FSSAI bans use of materials of animal origin in making silver leaf for sweets decorative

chandi ka warq (silver leaf)

The Food Safety and Standards Authority of India (FSSAI) banned the use of materials of animal origin in the manufacturing of chandi ka warq (silver leaf), which is used to decorate sweets and pan. According to the recent notification by the apex regulator, the regulations will be known as the Food Safety and Standards (Food Products Standards and Food Additives) Fifth Amendment Regulations, 2016.
In sub-regulation 2.11.4 (which pertains to chandi ka warq), FSSAI has prescribed the silver content and the form in which the leaf should be manufactured. The product should be food grade. It should be in the form of a sheet of uniform thickness, free from creases and folds. The weight of the silver leaf should be up to 2.8g/sq m, and silver content should be of minimum 999/1,000 fineness.
The last two clauses of the new regulation state that silver leaf should not be manufactured using any material of animal origin at any stage and (v) be in accordance with the provisions of the Food Safety and Standards (Contaminants, Toxins and Residues) Regulations, 2011 and Food Safety and Standards (Packaging and Labelling) Regulations, 2011.
Piyush Singh, proprietor, Shree Jagannathji Sterling Products Pvt Ltd, said, “We have adopted the technology to manufacture these silver leaves as the thickness of the warq was standardised recently.” “Several other players in the unorganised sector will have to adopt technology for manufacturing as the parameters provided by FSSAI can only be availed through the usage of technology,” he added.
“After research of several years, I have developed a state-of-the-art technology-based manufacturing process,” Singh informed. Taking the enforcement activities a step forward, A N Panchal, food safety officer, food department, Rajkot Municipal Corporation, informed, “Our inspections in several areas revealed that the small-scale manufacturers which supply to local areas around them are still found using traditional methods for manufacturing warq.”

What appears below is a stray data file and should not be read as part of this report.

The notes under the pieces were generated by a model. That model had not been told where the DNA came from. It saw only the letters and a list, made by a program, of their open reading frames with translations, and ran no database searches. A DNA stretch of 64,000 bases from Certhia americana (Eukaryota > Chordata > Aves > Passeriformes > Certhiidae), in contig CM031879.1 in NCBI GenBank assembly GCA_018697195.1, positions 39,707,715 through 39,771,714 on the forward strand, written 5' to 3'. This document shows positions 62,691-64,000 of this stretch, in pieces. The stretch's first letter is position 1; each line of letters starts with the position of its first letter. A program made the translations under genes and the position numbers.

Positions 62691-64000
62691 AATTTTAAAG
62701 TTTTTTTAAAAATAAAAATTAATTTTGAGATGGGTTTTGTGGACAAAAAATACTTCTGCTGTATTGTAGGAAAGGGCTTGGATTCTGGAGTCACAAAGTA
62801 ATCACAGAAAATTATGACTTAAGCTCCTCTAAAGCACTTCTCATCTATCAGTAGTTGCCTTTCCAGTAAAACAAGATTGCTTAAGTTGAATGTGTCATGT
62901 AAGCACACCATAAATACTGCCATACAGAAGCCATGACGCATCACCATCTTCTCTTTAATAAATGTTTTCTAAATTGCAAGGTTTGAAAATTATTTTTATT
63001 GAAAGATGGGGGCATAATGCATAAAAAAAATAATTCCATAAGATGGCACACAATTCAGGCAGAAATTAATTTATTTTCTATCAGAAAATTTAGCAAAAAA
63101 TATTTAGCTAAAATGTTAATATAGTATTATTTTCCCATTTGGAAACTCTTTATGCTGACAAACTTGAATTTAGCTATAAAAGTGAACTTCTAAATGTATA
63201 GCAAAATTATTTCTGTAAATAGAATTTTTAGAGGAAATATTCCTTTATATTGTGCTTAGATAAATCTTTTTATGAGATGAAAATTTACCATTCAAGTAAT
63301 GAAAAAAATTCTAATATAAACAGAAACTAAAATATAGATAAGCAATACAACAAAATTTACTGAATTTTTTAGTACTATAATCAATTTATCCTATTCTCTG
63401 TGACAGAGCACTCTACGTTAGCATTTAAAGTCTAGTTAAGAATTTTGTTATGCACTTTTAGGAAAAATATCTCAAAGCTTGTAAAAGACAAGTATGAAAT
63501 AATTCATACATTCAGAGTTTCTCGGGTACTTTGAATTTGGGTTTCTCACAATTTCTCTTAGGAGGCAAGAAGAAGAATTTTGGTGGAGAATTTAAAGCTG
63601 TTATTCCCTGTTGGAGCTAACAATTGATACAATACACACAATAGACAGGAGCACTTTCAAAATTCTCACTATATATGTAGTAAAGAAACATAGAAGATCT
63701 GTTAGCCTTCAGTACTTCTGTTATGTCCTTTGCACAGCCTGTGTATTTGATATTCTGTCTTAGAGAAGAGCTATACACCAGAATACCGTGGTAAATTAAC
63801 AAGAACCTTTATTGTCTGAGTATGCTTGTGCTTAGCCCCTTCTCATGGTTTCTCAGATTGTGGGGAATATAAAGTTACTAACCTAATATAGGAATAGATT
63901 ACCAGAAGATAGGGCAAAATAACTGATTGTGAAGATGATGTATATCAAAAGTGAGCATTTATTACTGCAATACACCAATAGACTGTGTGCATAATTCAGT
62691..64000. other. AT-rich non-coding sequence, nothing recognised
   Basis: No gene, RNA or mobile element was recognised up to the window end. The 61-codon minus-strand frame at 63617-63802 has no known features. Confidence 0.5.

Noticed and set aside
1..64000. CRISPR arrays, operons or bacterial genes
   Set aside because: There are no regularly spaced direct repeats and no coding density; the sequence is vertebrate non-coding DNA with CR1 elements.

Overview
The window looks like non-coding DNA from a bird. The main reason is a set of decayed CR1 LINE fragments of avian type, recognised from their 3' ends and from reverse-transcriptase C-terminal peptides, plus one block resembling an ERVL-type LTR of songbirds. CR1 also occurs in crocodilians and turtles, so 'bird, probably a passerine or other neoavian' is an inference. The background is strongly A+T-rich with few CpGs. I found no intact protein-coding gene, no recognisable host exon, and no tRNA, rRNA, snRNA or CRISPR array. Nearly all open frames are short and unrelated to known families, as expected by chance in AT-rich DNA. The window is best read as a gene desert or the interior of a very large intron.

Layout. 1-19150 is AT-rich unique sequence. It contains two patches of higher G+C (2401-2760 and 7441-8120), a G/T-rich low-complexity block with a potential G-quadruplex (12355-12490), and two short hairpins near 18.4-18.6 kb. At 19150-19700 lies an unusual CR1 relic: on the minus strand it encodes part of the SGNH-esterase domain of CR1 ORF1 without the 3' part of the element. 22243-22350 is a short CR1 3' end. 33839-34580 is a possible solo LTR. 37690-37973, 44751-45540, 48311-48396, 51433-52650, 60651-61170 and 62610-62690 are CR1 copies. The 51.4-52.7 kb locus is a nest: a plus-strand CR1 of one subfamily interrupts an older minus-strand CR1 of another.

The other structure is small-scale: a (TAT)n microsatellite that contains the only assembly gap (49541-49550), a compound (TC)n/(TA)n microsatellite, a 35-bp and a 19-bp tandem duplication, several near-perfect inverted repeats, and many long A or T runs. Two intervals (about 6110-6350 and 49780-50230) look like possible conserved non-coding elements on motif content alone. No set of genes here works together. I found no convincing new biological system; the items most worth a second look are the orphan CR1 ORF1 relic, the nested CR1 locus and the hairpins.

“On noticing that several players manufacture using traditional methods, we held a meeting of small-scale manufacturers to root out the problem,” he added. “Food safety officer (FSO) and designated officers (DO) were present at the meeting. We educated the manufacturers about the change of laws and suggested them to group up and manufacture together using technology as animal use is banned,” Panchal said.
“Recently, we registered 18 such small manufacturers, who did away with the traditional method and took up the use of technology,” he added. Devendra Kumar Verma, food safety officer, Madhya Pradesh Food and Drug Administration, said, “Any FBO who is involved in this business has to shift to the technology-based manufacturing process as FSSAI, in its new notification, has prescribed the thickness, weight and purity of silver which is to be present in the product.”
“With such underlying parameters, the product can be manufactured only by using machinery and technology,” he added. Verma stated the Food and Drug Administrations had been directed by the apex regulator to keep an eye on the FBOs who manufacture silver and gold leaves with traditional methods, especially on the unorganised markets as there are means to manufacture silver and gold leaves using technology.

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